I liked Bubble, Soderbergh's previous digital improv experiment, a helluva lot, largely because it got the white working-class speech I grew up with better than any movie I've ever seen. The Girlfriend Experience is a very different milieu, and a much more sharply satiric experience. Where Bubble was immersed in its characters' unmoored, dead-end lives, TGfE keeps its distance, both narratively and visually (nearly every shot of Christine puts some object between us and her).
It's very hard to identify with anyone in the film, but I'm okay with that, and I'm hugely irritated by how many critics seem to regard that as a fatal flaw, writing as though Modernism never happened (although the NY Post's description of it as "a stag movie as conceived by the editors of the Financial Times" is actually pretty apt). It's all the more depressing considering that many of those same critics know to pay homage to directors like Resnais and Antonioni, even as they refuse to consider a contemporary American with similar objectives.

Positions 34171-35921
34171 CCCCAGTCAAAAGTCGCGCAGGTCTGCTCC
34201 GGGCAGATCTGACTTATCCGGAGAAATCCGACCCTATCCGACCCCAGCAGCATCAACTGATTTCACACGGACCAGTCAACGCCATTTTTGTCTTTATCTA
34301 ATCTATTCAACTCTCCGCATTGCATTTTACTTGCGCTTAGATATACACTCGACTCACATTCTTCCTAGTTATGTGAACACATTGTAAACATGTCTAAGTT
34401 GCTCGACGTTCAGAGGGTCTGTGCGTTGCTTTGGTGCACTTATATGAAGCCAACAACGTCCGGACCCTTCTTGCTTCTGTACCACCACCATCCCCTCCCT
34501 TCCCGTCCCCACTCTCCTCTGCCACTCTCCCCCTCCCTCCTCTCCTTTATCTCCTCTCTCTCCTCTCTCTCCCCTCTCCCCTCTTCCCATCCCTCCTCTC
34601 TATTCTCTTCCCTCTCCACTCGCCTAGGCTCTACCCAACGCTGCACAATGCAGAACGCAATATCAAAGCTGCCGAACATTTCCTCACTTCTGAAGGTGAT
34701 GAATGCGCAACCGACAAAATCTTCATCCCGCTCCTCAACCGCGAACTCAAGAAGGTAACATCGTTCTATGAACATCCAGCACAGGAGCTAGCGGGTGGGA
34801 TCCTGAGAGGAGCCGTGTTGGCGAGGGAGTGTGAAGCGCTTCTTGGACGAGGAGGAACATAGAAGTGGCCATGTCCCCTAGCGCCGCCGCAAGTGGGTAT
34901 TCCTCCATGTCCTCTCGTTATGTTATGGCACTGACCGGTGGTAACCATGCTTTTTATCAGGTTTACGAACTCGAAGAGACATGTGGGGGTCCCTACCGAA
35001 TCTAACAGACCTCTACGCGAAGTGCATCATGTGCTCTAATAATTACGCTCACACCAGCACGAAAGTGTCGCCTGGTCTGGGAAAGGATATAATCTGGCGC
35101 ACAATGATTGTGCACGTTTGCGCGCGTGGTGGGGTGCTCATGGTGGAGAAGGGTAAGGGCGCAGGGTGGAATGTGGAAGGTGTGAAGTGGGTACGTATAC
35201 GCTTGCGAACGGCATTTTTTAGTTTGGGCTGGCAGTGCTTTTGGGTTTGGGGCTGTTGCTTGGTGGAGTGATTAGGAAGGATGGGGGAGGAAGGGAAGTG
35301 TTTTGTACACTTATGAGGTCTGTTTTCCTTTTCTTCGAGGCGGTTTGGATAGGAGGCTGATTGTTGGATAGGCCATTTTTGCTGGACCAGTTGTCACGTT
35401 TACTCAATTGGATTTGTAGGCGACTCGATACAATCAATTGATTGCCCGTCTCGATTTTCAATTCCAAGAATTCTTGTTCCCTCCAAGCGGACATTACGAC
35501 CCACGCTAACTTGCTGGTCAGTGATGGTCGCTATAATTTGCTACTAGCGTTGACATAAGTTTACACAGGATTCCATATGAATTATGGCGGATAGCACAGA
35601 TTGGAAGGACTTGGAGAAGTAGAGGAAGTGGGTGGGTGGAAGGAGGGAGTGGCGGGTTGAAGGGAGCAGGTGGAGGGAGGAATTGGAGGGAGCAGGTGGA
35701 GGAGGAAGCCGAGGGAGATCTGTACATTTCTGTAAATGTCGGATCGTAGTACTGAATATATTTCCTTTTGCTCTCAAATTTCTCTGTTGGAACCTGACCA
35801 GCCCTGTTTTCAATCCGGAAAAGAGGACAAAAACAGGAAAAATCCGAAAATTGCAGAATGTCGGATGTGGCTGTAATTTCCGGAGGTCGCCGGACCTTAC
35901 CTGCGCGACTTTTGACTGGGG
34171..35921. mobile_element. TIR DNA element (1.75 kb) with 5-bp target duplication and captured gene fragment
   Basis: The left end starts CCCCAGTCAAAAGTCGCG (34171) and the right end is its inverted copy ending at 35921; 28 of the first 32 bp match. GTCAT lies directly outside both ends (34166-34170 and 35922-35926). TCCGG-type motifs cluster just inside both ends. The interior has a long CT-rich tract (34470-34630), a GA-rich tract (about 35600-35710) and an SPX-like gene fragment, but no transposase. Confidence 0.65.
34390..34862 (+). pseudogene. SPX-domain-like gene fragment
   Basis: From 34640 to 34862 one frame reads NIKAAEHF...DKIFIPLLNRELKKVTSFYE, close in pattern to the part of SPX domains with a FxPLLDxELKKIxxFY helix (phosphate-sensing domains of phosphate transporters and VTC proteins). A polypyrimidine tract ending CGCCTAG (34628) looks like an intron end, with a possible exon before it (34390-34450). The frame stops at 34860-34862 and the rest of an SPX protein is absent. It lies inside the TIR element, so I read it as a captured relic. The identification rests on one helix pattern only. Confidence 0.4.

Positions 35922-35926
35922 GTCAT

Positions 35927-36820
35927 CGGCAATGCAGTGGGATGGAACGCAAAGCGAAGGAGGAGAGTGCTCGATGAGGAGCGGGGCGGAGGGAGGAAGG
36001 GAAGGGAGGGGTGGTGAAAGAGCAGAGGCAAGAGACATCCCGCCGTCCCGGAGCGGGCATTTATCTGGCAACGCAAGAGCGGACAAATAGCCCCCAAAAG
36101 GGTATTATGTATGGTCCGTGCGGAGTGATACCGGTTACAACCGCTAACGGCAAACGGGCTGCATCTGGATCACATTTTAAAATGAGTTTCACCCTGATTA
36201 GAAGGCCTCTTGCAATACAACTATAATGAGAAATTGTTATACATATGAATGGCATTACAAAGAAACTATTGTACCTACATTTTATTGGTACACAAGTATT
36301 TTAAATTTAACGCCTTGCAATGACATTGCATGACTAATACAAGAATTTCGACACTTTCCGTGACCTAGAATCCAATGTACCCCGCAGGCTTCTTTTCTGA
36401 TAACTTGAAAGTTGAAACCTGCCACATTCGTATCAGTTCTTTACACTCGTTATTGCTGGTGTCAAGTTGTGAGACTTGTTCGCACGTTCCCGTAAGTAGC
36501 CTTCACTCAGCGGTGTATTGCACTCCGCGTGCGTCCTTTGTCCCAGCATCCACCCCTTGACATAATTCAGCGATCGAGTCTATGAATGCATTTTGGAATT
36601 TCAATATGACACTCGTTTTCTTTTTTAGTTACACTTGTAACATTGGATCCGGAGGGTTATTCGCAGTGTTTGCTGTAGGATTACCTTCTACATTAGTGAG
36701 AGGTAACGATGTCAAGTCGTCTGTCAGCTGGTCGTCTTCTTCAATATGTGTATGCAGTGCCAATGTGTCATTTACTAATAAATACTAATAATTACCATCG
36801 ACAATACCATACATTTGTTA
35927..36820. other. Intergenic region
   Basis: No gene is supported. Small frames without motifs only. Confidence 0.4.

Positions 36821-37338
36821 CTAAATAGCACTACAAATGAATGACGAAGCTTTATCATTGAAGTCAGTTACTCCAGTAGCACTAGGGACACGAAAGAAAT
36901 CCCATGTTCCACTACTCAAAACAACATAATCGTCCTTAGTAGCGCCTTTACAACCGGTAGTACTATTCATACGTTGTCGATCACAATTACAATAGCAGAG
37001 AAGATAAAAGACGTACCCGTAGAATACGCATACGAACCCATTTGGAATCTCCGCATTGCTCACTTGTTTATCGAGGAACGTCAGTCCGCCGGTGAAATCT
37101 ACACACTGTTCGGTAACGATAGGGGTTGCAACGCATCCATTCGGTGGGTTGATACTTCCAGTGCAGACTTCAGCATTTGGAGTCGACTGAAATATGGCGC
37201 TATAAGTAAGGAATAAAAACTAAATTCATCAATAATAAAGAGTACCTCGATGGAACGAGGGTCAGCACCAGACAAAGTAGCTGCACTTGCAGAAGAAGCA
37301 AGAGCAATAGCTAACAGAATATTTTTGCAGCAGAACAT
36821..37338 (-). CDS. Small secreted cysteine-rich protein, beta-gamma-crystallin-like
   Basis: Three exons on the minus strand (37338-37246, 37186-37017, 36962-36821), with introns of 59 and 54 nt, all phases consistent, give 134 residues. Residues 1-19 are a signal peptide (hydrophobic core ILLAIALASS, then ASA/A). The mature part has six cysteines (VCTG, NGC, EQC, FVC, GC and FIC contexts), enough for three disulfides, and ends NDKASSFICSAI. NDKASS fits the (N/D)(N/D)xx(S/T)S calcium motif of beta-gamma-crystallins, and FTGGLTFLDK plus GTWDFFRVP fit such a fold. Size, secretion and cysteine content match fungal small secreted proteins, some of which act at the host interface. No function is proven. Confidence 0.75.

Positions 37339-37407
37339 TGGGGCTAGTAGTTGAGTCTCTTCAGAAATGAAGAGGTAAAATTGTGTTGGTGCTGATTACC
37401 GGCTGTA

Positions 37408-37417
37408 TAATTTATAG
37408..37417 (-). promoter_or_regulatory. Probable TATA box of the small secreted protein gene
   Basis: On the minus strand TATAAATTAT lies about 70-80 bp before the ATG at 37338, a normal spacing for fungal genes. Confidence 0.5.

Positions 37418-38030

As usual, a lot of my thoughts come out best commenting on other sites. At Amy's Robot, Amy mostly liked the film, but we disagree about Grey's performance. And I have a lot to say about Lauren Wissot's review at The House Next Door; Wissot manages to combine Pauline Kael's unpleasant sense of aesthetic entitlement with the smugness of a San Francisco sex activist, then tops it off with Armond White's defensive laziness, but I always have fun getting peeved with her.